Daya Varma


Abbreviations: Nepali Congress (NC); Communist Party of Nepal (United Marxist-Leninist) (CPN-UML); United Communist Party of Nepal (Maoist) UCPN (M); United Democratic Madesi Front (UDMF); Janadhikar Forum; In general, Madesi parties represent Nepalese of Indian origin mainly in the Terai region.


Will Pushpa Kamal Dahal (Prachanda), the leader of UCPN (Maoist) be the next Prime Minister? Or will Nepal face uncertainty?  The August 2 meeting of the three major parties must decide – or delay! Read more…


Prime Minister Madhav Kumar Nepal of CPN (UML) resigned under pressure. The search is on for his replacement. Who will that be is uncertain?


On July 11, 2010, the Central Working Committee (CWC) meeting of Nepali Congress decided to ask the Unified CPN (Maoist) to come up with  ‘clear consensus proposal’ to form a new government under its leadership. NC leaders felt that the Maoist proposal is not a solid paper to make consensus among the three major political parties – NC, CPN-ML and UCPN (M).  UCPM (M) won the most seats in the 2008 elections.


The contentious issue is the integration of former People’s Liberation Army combatants into the regular army and a constitutional guarantee of the possibility of multi-party rule by the Maoists. “We reached a conclusion that both, government formation and PLA integration, should be taken together,” said NC leader Krishna Prasad Sitaula. He also accused UCPN (M)] of neglecting sentiments of past pacts.


Maoist leader Dahal said his party should lead the government as per the people’s mandate. “We want to convert his (Prime Minister Madhav Nepal’s) resignation into an opportunity.”


As of July 26, no clear consensus has been achieved on the next Prime Minister although a conditional support by the United Democratic Madesi Front for the UCPN (M) leader Pushpa Kamal Dahal (Prachanda) raises the possibility that he might be the new Prime Minister.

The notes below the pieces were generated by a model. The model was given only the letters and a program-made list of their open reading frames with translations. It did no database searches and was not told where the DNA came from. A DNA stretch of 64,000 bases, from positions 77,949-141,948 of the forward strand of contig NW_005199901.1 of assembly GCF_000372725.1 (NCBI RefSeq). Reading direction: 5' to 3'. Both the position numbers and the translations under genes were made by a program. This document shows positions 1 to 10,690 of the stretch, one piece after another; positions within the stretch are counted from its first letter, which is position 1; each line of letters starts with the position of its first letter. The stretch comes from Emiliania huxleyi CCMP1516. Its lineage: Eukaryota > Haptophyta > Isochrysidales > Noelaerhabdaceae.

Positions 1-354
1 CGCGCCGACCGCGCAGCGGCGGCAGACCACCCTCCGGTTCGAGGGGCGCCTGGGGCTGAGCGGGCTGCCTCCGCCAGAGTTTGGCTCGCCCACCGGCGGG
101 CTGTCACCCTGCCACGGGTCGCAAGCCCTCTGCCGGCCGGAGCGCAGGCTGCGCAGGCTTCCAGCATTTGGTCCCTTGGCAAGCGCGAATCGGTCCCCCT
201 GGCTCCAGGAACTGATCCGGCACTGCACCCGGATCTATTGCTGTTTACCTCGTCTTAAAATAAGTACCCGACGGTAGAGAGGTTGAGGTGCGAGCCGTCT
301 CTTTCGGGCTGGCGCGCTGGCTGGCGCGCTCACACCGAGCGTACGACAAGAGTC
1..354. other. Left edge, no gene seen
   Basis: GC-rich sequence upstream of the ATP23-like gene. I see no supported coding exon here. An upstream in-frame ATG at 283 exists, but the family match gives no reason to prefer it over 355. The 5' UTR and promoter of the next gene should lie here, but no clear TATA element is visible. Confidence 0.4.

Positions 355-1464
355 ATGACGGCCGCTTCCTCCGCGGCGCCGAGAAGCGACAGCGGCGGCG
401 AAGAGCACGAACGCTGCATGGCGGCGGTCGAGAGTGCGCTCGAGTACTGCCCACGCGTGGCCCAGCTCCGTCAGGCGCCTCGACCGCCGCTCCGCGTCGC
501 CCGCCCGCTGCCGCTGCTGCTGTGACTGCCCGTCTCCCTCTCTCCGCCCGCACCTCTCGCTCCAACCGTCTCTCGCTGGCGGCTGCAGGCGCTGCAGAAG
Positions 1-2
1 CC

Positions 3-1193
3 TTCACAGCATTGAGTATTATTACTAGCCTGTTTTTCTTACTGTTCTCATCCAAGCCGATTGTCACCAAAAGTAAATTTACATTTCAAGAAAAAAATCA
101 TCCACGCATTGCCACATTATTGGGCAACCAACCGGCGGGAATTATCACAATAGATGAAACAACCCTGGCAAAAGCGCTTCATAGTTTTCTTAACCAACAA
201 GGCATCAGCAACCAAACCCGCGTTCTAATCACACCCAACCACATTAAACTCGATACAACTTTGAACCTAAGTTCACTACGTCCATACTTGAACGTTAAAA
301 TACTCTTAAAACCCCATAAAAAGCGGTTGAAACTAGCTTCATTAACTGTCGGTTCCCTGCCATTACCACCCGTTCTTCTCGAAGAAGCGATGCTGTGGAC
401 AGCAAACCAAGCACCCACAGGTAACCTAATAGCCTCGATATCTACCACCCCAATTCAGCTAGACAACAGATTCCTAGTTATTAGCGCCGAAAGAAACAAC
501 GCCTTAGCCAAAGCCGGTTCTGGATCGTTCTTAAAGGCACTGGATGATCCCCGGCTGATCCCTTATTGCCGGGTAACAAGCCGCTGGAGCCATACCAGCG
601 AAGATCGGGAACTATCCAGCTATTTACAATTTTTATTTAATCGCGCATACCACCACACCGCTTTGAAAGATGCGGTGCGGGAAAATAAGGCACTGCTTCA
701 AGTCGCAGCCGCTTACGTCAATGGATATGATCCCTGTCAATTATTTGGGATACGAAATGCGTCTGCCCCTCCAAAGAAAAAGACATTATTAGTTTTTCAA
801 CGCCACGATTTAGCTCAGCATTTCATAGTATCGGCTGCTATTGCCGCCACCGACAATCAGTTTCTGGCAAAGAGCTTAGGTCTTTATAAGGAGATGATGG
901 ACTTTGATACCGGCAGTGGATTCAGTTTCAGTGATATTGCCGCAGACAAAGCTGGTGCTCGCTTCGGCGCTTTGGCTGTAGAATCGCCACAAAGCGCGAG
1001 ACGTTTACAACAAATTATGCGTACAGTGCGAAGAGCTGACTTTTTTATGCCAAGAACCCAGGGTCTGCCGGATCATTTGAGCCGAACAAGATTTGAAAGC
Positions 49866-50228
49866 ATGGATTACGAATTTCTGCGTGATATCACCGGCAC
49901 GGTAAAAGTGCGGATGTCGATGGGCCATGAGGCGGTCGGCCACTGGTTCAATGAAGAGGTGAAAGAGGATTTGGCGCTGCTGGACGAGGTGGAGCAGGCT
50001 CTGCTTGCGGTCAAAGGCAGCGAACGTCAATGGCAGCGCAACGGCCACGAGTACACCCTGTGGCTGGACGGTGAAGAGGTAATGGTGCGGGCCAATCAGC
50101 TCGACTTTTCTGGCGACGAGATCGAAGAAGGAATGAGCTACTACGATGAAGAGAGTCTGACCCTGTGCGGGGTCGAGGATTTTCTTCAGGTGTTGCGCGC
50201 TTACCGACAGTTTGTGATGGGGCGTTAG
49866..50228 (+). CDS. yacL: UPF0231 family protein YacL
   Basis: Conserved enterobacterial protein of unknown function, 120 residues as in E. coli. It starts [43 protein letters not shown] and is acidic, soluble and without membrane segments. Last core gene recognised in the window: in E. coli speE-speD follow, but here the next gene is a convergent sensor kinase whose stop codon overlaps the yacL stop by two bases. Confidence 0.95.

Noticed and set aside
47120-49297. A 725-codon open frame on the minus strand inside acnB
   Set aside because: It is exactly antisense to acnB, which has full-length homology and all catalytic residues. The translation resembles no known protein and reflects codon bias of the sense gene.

In the meantime, the UN Secretary General Ban Ki-moon issued a statement urging the parties to “intensify their efforts towards the formation of a consensus government” and implement commitments made in the 2006 peace agreement. This also points to Dahal becoming the new Prime Minister.


The United States said it was “vitally important” to make progress in the peace process and called the prime minister’s resignation an opportunity to move the process forward and bring stability to Nepal.


“We are trying to achieve consensus but it will take time,” said Rabindra Adhikari, a senior member of the Communist Party of Nepal (CPN-UML), which leads the outgoing government.


Maoists have formed a three-member talks committee led by Dahal to garner support for the government under its leadership. The UML has also decided to intensify talks with other parties to form a new government under it. “A Maoist-led government is impossible,” a senior UML leader told the Post. “But the Maoists should be brought in the new government,” he said, adding, “The UML will also lay claim to the new prime minister’s post.”

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